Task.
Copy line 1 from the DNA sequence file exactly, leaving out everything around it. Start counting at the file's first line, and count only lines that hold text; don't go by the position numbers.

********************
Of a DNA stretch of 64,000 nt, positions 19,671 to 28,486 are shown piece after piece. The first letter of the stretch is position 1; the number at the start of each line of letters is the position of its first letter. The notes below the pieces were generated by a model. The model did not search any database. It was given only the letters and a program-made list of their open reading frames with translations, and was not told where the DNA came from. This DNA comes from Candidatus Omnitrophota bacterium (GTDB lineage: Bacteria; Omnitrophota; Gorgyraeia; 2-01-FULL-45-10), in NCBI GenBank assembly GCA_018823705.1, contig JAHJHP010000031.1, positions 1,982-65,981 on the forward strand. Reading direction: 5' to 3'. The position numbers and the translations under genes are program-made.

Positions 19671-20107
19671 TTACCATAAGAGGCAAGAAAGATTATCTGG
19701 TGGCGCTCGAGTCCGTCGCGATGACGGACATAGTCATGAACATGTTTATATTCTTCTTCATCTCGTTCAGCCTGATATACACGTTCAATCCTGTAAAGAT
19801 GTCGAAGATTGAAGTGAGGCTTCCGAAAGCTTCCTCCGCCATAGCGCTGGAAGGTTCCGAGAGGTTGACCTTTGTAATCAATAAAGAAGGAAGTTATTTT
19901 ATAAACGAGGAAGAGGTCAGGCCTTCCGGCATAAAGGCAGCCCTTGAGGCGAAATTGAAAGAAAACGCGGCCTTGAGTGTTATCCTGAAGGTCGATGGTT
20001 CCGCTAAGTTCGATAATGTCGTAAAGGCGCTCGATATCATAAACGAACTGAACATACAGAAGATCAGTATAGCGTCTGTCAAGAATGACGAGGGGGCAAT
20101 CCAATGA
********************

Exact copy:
Of a DNA stretch of 64,000 nt, positions 19,671 to 28,486 are shown piece after piece. The first letter of the stretch is position 1; the number at the start of each line of letters is the position of its first letter. The notes below the pieces were generated by a model. The model did not search any database. It was given only the letters and a program-made list of their open reading frames with translations, and was not told where the DNA came from. This DNA comes from Candidatus Omnitrophota bacterium (GTDB lineage: Bacteria; Omnitrophota; Gorgyraeia; 2-01-FULL-45-10), in NCBI GenBank assembly GCA_018823705.1, contig JAHJHP010000031.1, positions 1,982-65,981 on the forward strand. Reading direction: 5' to 3'. The position numbers and the translations under genes are program-made.